A new generation of batteries to improve the integration of energy from renewable sources

Redox flow batteries offer an excellent solution for addressing the challenge to improve the safe integration of renewables into the electricity system

In collaboration with the company ZIGOR, IK4-TEKNIKER is developing redox flow batteries that store energy by means of a chemical process between two separate liquid electrolytes. This new generation of efficient batteries with a long useful service life offers a solution for accumulating the energy produced by means of renewable sources, one of the big challenges facing the field of energy storage.

The efficient integration of renewables, which in general are unmanageable within the electricity system, involves the incorporation of a technology that will allow the surplus that these sources are capable of generating to be stored, depending on the resource available (wind, sun, waves, etc.) If the power being demanded by the electricity system is lower than this renewable generation capacity, no storage takes place, and the surplus energy is lost.

Redox flow batteries have become a very competitive technology for the large-scale storage of energy which the renewables market is calling for. They offer flexibility with respect to power and energy needs in an independent way, depending on the capacity for renewable generation, and provide a useful service life in terms of the number of cycles, which exceeds that of other battery technologies, and this means their application is particularly suited to the integration of renewables.

In-house technology

IK4-TEKNIKER and the company ZIGOR are developing a first generation of redox flow batteries using medium-power, in-house technology; they can be used not only in the integration of renewables but also in the distributed generation of energy.

The two organisations are seeking to improve the design of the flow battery;

  • Optimization of the operating strategies to maximise efficiency and cost per kWh.
  • Design and development of a manufacturing process (in particular for critical components like frames), so that its assembly can guarantee the water-tight integrity of the unit and facilitate its construction as a modular concept, which should also be straightforward to maintain.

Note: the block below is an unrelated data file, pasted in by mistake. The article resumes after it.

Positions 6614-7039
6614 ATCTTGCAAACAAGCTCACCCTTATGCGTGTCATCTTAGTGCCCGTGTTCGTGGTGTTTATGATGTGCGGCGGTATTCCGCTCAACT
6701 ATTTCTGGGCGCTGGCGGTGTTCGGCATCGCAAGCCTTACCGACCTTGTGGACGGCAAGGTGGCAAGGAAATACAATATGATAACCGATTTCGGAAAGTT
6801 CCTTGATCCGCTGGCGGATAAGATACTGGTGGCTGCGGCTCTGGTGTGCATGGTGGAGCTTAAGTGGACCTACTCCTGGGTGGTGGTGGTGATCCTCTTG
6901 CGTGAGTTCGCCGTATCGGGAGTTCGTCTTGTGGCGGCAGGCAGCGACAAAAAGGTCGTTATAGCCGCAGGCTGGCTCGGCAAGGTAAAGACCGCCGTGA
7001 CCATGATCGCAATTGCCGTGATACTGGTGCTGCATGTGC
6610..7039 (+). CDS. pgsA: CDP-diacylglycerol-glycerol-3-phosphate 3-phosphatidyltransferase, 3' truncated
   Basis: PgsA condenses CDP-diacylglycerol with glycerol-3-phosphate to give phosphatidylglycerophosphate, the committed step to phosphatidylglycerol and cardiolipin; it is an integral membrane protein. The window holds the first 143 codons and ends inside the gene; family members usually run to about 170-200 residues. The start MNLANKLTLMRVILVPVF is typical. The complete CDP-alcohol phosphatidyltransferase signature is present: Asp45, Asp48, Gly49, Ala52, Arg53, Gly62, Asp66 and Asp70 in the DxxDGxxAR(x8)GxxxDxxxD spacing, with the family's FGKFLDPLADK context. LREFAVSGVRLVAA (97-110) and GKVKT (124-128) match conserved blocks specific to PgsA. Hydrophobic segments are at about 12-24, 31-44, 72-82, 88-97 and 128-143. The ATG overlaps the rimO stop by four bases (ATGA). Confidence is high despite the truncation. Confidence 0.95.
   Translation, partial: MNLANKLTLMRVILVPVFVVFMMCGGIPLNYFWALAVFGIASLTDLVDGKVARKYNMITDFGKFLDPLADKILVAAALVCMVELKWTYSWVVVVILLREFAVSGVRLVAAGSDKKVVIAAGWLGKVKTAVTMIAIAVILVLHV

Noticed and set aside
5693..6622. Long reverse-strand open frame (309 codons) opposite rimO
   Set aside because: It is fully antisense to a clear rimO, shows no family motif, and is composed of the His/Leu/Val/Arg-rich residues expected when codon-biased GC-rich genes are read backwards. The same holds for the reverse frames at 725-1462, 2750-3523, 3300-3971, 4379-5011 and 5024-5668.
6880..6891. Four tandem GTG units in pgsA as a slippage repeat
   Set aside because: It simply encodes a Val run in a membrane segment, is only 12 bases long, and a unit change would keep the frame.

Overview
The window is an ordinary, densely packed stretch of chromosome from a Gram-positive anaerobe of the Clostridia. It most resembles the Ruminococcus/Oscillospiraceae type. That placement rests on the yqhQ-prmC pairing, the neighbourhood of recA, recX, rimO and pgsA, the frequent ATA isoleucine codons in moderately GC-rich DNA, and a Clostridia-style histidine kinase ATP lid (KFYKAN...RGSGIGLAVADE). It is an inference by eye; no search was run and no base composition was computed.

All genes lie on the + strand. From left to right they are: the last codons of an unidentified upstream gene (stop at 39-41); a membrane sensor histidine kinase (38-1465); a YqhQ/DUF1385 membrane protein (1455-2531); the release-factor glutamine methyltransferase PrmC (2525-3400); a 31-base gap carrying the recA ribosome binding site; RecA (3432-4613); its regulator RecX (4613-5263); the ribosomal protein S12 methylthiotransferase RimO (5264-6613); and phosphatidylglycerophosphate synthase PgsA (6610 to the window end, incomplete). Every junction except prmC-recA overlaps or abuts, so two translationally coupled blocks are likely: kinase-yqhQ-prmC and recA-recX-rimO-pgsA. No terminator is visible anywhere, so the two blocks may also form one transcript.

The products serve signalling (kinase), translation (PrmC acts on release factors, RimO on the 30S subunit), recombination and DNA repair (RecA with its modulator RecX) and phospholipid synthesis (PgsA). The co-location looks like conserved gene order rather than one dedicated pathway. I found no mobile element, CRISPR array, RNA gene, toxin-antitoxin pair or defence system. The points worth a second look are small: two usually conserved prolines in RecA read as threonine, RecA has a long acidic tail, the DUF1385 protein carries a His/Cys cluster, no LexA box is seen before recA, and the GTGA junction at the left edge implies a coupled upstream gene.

• Development and integration of a flow battery with power electronics and control and ancillary elements that will enable a suitable energy module to be configured so that it can be applied in the integration of distributed energy.
  • And finally, the construction and marketing of a modular flow battery for its power scaling in such a way that it will be more simple to put on the market.

As Maddi Sánchez, head of this project at IK4-TEKNIKER, asserted, “redox flow batteries offer a solution with the necessary potential to store energy from renewable sources efficiently. This technology offers a virtually unlimited service lifetime in terms of number of cycles and a greater depth of discharge, and our systems stand out for the flexibility of their design; this means they can be adapted to applications demanding high power as well as a high capacity to store electricity. These qualities,” she highlighted, “make them a suitable candidate for responding to the demand of the renewables market.”

Presentation at EWEA 2014

IK4-TEKNIKER and ZIGOR presented a prototype at the EWEA 2014 trade fair, the main European event devoted to wind energy and was held between 10 and 13 March in Barcelona.